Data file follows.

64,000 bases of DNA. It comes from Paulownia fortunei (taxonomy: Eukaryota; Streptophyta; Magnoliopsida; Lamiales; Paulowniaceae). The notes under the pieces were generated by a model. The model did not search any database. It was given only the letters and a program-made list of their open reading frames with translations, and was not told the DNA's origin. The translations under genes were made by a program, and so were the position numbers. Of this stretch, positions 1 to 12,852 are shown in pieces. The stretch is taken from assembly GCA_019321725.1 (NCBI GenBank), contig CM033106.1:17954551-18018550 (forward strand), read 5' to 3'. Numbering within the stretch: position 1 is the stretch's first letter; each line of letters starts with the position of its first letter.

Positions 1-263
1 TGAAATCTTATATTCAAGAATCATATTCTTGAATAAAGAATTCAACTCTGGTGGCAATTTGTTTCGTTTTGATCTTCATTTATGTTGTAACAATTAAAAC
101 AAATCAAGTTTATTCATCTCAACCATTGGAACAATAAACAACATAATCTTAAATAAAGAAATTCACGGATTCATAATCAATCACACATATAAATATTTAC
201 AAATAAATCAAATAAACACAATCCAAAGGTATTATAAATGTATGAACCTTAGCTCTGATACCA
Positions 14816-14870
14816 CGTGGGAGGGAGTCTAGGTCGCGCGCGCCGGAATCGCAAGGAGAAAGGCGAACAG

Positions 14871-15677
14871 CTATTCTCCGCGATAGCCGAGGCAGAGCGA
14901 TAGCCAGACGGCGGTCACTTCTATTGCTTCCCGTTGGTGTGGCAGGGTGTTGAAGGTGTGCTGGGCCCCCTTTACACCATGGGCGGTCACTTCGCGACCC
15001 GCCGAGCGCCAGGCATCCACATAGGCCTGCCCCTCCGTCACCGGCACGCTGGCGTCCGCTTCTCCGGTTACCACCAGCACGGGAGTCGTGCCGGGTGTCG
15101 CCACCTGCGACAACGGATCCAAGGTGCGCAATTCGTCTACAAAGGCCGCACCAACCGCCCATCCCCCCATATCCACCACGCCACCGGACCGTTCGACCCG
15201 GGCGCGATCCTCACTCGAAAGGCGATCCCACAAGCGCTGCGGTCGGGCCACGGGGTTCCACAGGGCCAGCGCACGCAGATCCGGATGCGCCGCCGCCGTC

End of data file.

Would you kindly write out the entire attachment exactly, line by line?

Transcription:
64,000 bases of DNA. It comes from Paulownia fortunei (taxonomy: Eukaryota; Streptophyta; Magnoliopsida; Lamiales; Paulowniaceae). The notes under the pieces were generated by a model. The model did not search any database. It was given only the letters and a program-made list of their open reading frames with translations, and was not told the DNA's origin. The translations under genes were made by a program, and so were the position numbers. Of this stretch, positions 1 to 12,852 are shown in pieces. The stretch is taken from assembly GCA_019321725.1 (NCBI GenBank), contig CM033106.1:17954551-18018550 (forward strand), read 5' to 3'. Numbering within the stretch: position 1 is the stretch's first letter; each line of letters starts with the position of its first letter.

Positions 1-263
1 TGAAATCTTATATTCAAGAATCATATTCTTGAATAAAGAATTCAACTCTGGTGGCAATTTGTTTCGTTTTGATCTTCATTTATGTTGTAACAATTAAAAC
101 AAATCAAGTTTATTCATCTCAACCATTGGAACAATAAACAACATAATCTTAAATAAAGAAATTCACGGATTCATAATCAATCACACATATAAATATTTAC
201 AAATAAATCAAATAAACACAATCCAAAGGTATTATAAATGTATGAACCTTAGCTCTGATACCA
Positions 14816-14870
14816 CGTGGGAGGGAGTCTAGGTCGCGCGCGCCGGAATCGCAAGGAGAAAGGCGAACAG

Positions 14871-15677
14871 CTATTCTCCGCGATAGCCGAGGCAGAGCGA
14901 TAGCCAGACGGCGGTCACTTCTATTGCTTCCCGTTGGTGTGGCAGGGTGTTGAAGGTGTGCTGGGCCCCCTTTACACCATGGGCGGTCACTTCGCGACCC
15001 GCCGAGCGCCAGGCATCCACATAGGCCTGCCCCTCCGTCACCGGCACGCTGGCGTCCGCTTCTCCGGTTACCACCAGCACGGGAGTCGTGCCGGGTGTCG
15101 CCACCTGCGACAACGGATCCAAGGTGCGCAATTCGTCTACAAAGGCCGCACCAACCGCCCATCCCCCCATATCCACCACGCCACCGGACCGTTCGACCCG
15201 GGCGCGATCCTCACTCGAAAGGCGATCCCACAAGCGCTGCGGTCGGGCCACGGGGTTCCACAGGGCCAGCGCACGCAGATCCGGATGCGCCGCCGCCGTC